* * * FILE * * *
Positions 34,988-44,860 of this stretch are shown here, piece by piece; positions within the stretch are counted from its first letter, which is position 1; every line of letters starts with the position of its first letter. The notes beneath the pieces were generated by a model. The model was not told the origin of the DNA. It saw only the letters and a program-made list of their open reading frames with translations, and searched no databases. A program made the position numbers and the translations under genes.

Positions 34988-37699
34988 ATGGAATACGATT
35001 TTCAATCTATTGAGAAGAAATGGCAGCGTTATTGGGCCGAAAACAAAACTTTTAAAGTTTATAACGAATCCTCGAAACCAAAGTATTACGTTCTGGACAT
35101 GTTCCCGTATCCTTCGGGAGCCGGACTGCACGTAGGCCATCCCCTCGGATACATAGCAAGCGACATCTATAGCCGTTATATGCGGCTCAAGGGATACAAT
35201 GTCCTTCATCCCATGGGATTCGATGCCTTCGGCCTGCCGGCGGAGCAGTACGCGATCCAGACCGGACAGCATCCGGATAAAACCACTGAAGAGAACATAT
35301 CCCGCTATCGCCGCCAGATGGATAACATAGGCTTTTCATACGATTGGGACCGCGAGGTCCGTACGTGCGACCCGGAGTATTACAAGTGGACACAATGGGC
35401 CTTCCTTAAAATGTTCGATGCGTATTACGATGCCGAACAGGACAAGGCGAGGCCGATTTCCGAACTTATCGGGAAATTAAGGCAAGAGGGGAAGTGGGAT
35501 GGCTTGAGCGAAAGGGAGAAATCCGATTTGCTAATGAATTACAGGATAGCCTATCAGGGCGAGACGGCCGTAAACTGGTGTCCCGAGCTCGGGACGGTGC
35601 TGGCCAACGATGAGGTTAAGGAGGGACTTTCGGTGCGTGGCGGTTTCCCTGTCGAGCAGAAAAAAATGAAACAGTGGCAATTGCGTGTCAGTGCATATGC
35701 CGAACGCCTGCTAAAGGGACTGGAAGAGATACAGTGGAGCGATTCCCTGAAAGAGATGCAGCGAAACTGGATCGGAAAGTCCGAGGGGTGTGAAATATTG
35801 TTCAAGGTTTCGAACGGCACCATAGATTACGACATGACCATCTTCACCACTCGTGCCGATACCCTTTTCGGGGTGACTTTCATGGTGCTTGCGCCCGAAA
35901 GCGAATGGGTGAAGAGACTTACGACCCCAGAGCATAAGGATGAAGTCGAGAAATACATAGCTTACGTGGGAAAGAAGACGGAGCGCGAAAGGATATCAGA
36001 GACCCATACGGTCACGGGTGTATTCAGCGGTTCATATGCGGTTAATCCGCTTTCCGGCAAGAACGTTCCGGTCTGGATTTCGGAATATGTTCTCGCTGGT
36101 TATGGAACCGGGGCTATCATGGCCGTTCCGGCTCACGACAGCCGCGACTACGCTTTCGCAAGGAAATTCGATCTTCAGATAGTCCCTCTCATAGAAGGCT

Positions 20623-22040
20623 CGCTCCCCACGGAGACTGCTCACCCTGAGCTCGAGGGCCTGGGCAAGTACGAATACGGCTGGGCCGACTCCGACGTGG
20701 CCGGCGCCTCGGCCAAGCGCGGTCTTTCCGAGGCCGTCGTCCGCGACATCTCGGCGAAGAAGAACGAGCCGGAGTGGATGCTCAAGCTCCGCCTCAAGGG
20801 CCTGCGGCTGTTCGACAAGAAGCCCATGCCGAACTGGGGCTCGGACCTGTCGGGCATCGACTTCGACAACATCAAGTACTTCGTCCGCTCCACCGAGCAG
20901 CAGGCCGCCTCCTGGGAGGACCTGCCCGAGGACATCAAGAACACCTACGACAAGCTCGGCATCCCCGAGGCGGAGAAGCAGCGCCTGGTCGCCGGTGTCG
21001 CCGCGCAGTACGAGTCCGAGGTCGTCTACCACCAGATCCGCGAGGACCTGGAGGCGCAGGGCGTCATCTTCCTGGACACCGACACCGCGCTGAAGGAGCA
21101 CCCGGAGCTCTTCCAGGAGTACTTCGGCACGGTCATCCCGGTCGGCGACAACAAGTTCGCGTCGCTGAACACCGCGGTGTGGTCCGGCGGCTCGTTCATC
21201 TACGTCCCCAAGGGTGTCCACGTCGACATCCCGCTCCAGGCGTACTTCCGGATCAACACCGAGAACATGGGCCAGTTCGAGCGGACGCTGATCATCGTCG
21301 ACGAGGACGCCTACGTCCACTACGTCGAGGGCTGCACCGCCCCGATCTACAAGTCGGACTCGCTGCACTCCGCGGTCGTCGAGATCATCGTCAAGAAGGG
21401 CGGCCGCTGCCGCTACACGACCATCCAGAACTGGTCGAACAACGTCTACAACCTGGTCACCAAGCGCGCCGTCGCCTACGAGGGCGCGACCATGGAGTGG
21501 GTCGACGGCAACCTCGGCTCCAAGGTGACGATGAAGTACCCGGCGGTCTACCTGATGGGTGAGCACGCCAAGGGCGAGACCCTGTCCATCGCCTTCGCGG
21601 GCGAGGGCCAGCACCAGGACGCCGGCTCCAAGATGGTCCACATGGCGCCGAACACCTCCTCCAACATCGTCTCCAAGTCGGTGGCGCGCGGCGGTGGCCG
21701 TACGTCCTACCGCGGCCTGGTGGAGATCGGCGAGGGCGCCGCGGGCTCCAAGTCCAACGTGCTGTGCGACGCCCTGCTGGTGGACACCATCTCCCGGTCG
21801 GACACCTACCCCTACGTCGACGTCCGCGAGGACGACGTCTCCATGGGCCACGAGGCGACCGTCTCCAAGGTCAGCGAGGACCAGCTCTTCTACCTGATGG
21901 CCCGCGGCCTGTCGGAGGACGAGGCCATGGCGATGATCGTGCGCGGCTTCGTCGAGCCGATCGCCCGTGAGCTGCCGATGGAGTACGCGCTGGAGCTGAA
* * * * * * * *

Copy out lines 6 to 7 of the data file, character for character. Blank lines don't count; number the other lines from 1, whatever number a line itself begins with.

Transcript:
35201 GTCCTTCATCCCATGGGATTCGATGCCTTCGGCCTGCCGGCGGAGCAGTACGCGATCCAGACCGGACAGCATCCGGATAAAACCACTGAAGAGAACATAT
35301 CCCGCTATCGCCGCCAGATGGATAACATAGGCTTTTCATACGATTGGGACCGCGAGGTCCGTACGTGCGACCCGGAGTATTACAAGTGGACACAATGGGC